Monday Morning Minute: August 17, 2020

Union Work

Recent Board Changes to the National Labor Relations Act (NLRA) Weaken Workers’ Rights

The Trump-appointed National Labor Relations Board (NLRB) has aggressively undermined workers’ rights under the NLRA since 2017.

However, since the summer of 2019, these attacks became bolder and went far beyond the expected back-and-forth during transitions between Democratic and Republican-appointed Boards as they replace each other.

In particular, the Trump Board resorted to a combination of rulemaking and the use of Board decisions to overturn long-established employee rights to organize and maintain union representation under the NLRA.

Some of the most egregious decisions can be grouped into the following four categories: the attack on organizer property access, worker rights to discuss the union in general, the attack on contract and recognition bars and the attack on organizing procedures.

The Trump Board ruled that contractor employees’ access rights to their worksite do not apply if their employer does not own the property and employees do not work “regularly and exclusively” on the property.

For over 50 years, the NLRB recognized the rights of off-duty workers to access outdoor areas of their worksite to communicate with their co-workers or others about their rights to unionize, and they were never notably challenged until recently.

Additionally, the Trump Board followed in the Bush Board’s footsteps in making organizing through card check and voluntary recognition much more difficult. The Trump Board, however, is using rulemaking instead of case law, thereby making it more difficult to reverse.

Lastly, the Trump Board also used rulemaking to try to dramatically lengthen the process to get to an election and to limit union access to voters.  While this is allegedly in response to the Obama Board shortening the time to an election, the Trump Board is attempting to lengthen the period beyond where it was for decades before the Obama Board changes.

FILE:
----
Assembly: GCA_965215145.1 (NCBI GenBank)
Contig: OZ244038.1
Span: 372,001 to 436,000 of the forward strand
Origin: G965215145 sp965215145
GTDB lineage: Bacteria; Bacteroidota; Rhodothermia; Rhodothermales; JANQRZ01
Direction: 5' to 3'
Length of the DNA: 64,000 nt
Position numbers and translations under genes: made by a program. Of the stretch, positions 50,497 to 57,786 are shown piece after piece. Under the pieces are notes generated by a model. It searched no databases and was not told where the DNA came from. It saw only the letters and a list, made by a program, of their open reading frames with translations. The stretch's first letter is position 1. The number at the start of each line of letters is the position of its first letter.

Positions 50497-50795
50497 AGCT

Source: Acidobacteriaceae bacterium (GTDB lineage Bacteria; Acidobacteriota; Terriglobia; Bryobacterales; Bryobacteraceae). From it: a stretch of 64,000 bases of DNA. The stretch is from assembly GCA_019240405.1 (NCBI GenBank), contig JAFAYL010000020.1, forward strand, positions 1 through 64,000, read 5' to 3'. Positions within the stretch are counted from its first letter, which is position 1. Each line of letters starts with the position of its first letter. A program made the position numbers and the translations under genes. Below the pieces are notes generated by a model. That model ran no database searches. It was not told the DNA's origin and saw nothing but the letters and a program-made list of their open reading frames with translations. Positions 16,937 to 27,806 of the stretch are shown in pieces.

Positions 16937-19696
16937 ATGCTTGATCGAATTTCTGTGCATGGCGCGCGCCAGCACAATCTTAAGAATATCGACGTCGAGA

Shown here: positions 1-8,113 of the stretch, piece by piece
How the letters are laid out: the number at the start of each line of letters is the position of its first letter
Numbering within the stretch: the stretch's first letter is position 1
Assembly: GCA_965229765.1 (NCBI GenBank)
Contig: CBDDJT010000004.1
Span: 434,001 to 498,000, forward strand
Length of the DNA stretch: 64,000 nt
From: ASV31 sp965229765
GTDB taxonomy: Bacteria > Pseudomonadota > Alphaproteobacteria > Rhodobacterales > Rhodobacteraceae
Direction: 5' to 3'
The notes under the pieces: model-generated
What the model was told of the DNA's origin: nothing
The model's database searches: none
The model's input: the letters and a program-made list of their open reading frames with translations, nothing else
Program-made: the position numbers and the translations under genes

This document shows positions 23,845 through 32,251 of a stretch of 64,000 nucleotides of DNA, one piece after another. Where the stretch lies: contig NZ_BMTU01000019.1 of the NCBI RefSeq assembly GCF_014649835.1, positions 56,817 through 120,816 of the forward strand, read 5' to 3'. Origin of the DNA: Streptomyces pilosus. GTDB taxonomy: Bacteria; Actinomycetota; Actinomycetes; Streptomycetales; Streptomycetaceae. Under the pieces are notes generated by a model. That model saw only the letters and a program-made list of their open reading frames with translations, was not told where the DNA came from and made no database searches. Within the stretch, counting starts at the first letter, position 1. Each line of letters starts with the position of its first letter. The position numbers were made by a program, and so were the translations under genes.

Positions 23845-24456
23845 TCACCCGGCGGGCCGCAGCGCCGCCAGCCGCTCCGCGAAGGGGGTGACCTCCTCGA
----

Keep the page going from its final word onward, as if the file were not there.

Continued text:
The USW’s Organizing Department wrote a detailed memo and circulated it to some staff regarding these recent Board decisions and their direct impact on labor. If you are interested in receiving a copy of the memo, please contact Laura Donovan (


USW/IndustriALL/UNI Global Poster Action

USW paper sector locals in conjunction with global partners UNI Global Union and IndustriALL, have been engaging in a global paper industry campaign centered around the three fundamental rights needed to make our work safe: the Right to Know, the Right to Act and the Right to Participate. 

As you know, we are calling these the three “R’s”, and they address workers’ rights to know the hazards and risks in their workplace, the right to refuse unsafe work, and the right to participate in safety programs and structures that manage safety in the workplace. 

The Right to Know and the Right to Act have been highlighted in month-long actions by workers across the global pulp, paper, graphical, and packaging sectors.

Now it is time to act around the Right to Participate, particularly in the time of COVID.

Due to the obstacles that COVID presented us with, we decided to finish the three-part campaign with a poster action, rather than stickers, as a poster can be displayed for all to see and does not need to be passed out individually.

The final action will take place worldwide across the paper sector around Labor Day, and will focus on a worker’s right to participate in the safety management of our workplaces.

In the coming weeks, your local will receive a packet in the mail containing a leaflet that details the Right to Participate campaign and a poster to hang up on a bulletin board, in breakrooms or any other public space that you are allowed to do so.

Feel free to make copies, locally, of the leaflet included in the packet to distribute across your location, or, simply display it alongside the poster.